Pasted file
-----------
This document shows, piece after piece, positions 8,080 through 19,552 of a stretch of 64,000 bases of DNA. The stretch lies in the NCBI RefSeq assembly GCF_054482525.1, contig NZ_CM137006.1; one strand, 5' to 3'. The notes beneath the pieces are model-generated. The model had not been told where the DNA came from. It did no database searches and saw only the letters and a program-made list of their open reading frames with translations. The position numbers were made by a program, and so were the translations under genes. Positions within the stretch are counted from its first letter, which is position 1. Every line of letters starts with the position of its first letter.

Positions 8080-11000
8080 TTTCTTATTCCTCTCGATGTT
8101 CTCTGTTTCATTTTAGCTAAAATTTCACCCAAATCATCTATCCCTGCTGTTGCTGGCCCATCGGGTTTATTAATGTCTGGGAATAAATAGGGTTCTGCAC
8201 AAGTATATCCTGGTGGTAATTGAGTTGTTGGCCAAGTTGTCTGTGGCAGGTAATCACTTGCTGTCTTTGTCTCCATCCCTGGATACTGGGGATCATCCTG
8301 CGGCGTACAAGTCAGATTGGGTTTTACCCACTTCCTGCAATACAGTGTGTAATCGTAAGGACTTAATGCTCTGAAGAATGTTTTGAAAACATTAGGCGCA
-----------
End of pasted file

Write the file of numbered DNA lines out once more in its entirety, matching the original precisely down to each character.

This document shows, piece after piece, positions 8,080 through 19,552 of a stretch of 64,000 bases of DNA. The stretch lies in the NCBI RefSeq assembly GCF_054482525.1, contig NZ_CM137006.1; one strand, 5' to 3'. The notes beneath the pieces are model-generated. The model had not been told where the DNA came from. It did no database searches and saw only the letters and a program-made list of their open reading frames with translations. The position numbers were made by a program, and so were the translations under genes. Positions within the stretch are counted from its first letter, which is position 1. Every line of letters starts with the position of its first letter.

Positions 8080-11000
8080 TTTCTTATTCCTCTCGATGTT
8101 CTCTGTTTCATTTTAGCTAAAATTTCACCCAAATCATCTATCCCTGCTGTTGCTGGCCCATCGGGTTTATTAATGTCTGGGAATAAATAGGGTTCTGCAC
8201 AAGTATATCCTGGTGGTAATTGAGTTGTTGGCCAAGTTGTCTGTGGCAGGTAATCACTTGCTGTCTTTGTCTCCATCCCTGGATACTGGGGATCATCCTG
8301 CGGCGTACAAGTCAGATTGGGTTTTACCCACTTCCTGCAATACAGTGTGTAATCGTAAGGACTTAATGCTCTGAAGAATGTTTTGAAAACATTAGGCGCA